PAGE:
Observational evidence is the proof collected by a police officer through observation. It includes what he hears, sees, or smells. For example, an officer can arrest those people who were found using illicit drugs. Some officers are trained to detect and identify certain gestures, tools, etc., that may point towards criminal activities. Such expertise is also a source of evidence, that forms the basis of probable cause. Circumstantial evidence is another source. For example, an officer finds a person hiding behind a store in the middle of the night. The person has a bolt cutter and other tools with him. In that case, he can arrest this person, whom he suspects to be a thief. In some cases, informants provide some evidence which can become the probable source. Such information can be received from victims, witnesses, or even informants. Probable cause is not a cause of concern if the defendant consents to the arrest or search.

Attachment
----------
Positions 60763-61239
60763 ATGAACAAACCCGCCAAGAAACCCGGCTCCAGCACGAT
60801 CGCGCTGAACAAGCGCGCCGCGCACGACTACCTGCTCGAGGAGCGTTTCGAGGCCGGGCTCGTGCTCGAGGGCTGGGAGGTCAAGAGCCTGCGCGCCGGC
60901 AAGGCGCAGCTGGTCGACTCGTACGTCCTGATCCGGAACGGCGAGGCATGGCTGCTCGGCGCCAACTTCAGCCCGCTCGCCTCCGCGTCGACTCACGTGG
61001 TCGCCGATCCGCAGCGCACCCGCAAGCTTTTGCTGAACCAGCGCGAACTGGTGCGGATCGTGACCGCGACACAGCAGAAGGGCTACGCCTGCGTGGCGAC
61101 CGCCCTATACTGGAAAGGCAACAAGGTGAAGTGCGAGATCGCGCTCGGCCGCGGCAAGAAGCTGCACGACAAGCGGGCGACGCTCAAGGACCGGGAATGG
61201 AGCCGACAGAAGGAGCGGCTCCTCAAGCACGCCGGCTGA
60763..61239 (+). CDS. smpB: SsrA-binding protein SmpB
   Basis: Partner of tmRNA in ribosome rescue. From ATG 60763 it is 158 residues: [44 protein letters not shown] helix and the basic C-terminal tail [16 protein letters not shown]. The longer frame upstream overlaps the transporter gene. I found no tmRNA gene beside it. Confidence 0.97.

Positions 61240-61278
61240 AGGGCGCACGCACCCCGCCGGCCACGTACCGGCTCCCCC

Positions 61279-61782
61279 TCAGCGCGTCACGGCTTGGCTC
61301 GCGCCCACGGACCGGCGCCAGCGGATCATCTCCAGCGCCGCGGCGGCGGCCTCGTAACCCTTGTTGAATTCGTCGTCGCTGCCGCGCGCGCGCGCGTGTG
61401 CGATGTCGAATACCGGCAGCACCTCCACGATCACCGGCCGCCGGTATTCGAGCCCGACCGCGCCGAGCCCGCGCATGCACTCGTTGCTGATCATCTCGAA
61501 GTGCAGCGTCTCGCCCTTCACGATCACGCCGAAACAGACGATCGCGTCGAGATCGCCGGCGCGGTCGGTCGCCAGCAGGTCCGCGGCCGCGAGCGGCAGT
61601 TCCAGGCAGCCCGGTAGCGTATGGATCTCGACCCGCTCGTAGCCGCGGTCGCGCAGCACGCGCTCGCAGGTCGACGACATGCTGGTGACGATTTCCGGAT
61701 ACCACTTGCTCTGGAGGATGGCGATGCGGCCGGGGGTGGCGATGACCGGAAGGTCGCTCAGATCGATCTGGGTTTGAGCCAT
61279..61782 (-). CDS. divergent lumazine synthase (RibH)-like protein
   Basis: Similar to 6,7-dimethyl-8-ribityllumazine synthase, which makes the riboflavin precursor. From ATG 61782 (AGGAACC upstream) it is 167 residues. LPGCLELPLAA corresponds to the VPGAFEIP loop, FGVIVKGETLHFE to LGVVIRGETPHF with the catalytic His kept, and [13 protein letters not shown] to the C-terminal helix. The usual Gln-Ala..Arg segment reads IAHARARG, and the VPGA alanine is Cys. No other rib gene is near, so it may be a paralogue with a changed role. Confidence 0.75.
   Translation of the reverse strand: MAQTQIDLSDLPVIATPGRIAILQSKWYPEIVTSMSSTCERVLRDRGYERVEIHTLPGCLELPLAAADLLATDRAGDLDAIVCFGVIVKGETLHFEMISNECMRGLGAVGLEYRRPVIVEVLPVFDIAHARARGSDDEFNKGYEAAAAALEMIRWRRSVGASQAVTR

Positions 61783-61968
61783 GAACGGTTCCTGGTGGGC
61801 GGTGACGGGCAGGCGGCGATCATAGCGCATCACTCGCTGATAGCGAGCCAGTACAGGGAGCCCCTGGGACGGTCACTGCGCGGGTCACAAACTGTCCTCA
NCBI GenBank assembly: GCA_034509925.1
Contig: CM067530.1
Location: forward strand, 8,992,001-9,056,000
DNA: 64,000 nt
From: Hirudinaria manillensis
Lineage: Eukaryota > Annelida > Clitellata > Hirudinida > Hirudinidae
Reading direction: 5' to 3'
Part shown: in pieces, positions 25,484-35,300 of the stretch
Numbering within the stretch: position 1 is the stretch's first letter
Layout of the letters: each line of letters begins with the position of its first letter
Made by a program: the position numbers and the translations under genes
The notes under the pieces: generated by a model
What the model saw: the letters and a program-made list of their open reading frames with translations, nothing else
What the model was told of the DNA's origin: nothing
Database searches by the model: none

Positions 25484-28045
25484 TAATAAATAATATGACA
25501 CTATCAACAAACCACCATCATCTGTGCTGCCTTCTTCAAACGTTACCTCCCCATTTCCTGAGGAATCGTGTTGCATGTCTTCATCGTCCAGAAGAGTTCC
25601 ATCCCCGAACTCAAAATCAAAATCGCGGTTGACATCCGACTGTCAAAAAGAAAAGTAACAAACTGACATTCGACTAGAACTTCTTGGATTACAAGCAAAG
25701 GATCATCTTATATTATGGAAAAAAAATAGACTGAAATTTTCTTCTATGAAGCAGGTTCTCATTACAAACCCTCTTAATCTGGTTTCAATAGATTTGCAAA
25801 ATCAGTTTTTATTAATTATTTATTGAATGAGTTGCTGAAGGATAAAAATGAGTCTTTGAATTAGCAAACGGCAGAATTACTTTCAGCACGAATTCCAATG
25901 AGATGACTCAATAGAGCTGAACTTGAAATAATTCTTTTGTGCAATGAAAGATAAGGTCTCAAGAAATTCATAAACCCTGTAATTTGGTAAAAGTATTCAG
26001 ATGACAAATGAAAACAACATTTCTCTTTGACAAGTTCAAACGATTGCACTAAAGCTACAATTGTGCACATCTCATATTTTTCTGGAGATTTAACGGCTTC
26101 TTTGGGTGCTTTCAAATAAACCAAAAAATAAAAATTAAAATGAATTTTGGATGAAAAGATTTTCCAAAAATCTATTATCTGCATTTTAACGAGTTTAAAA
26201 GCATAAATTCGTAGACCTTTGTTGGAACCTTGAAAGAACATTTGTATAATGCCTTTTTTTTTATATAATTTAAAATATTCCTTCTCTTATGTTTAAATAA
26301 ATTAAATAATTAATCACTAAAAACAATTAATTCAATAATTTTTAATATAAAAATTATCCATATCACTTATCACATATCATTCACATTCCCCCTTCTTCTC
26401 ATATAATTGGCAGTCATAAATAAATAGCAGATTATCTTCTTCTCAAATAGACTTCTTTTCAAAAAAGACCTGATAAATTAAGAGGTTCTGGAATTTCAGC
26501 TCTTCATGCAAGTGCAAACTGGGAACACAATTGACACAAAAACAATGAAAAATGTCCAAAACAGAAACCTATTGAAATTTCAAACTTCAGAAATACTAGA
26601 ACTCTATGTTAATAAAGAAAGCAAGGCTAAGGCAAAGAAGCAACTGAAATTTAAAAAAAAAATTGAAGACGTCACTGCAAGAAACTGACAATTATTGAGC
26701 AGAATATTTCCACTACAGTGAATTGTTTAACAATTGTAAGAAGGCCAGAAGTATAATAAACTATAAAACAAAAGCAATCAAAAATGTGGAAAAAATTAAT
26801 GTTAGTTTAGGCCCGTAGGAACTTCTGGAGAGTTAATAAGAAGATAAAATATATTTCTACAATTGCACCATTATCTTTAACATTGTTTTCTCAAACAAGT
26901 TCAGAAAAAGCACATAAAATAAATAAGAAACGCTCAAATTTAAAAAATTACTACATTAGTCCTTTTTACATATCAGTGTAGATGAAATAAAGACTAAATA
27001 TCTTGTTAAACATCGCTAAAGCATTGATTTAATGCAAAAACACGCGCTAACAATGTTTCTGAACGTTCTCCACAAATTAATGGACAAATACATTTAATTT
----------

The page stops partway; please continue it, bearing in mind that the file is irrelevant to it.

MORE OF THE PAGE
How Much Evidence is Needed to Prove Probable Cause
There is no clear-cut method to calculate the amount of evidence required to establish probable cause. It is the judge who has to decide whether there is probable cause to make the arrest or search in a given case. As the standard is flexible and varies from case to case, the most important factor is to attain a balance between the duties of the police and the rights of citizens against arbitrary arrests and unreasonable searches. In general, it can be said that the standard of probable cause is something between ‘reasonable suspicion’ and ‘preponderance of the evidence’. In simple terms, it should not be a mere suspicion, and it need not be that elaborate as ‘preponderance of the evidence’, the standard of proof required in civil trials.

It may also happen that the officer acted in good faith and believed that he had enough reason; but the judge may conclude that there was in fact, no probable cause. In such cases, the evidence becomes inadmissible in court. However, it very important for a police officer to have a valid and strong probable cause, even if the suspect turns out to be innocent.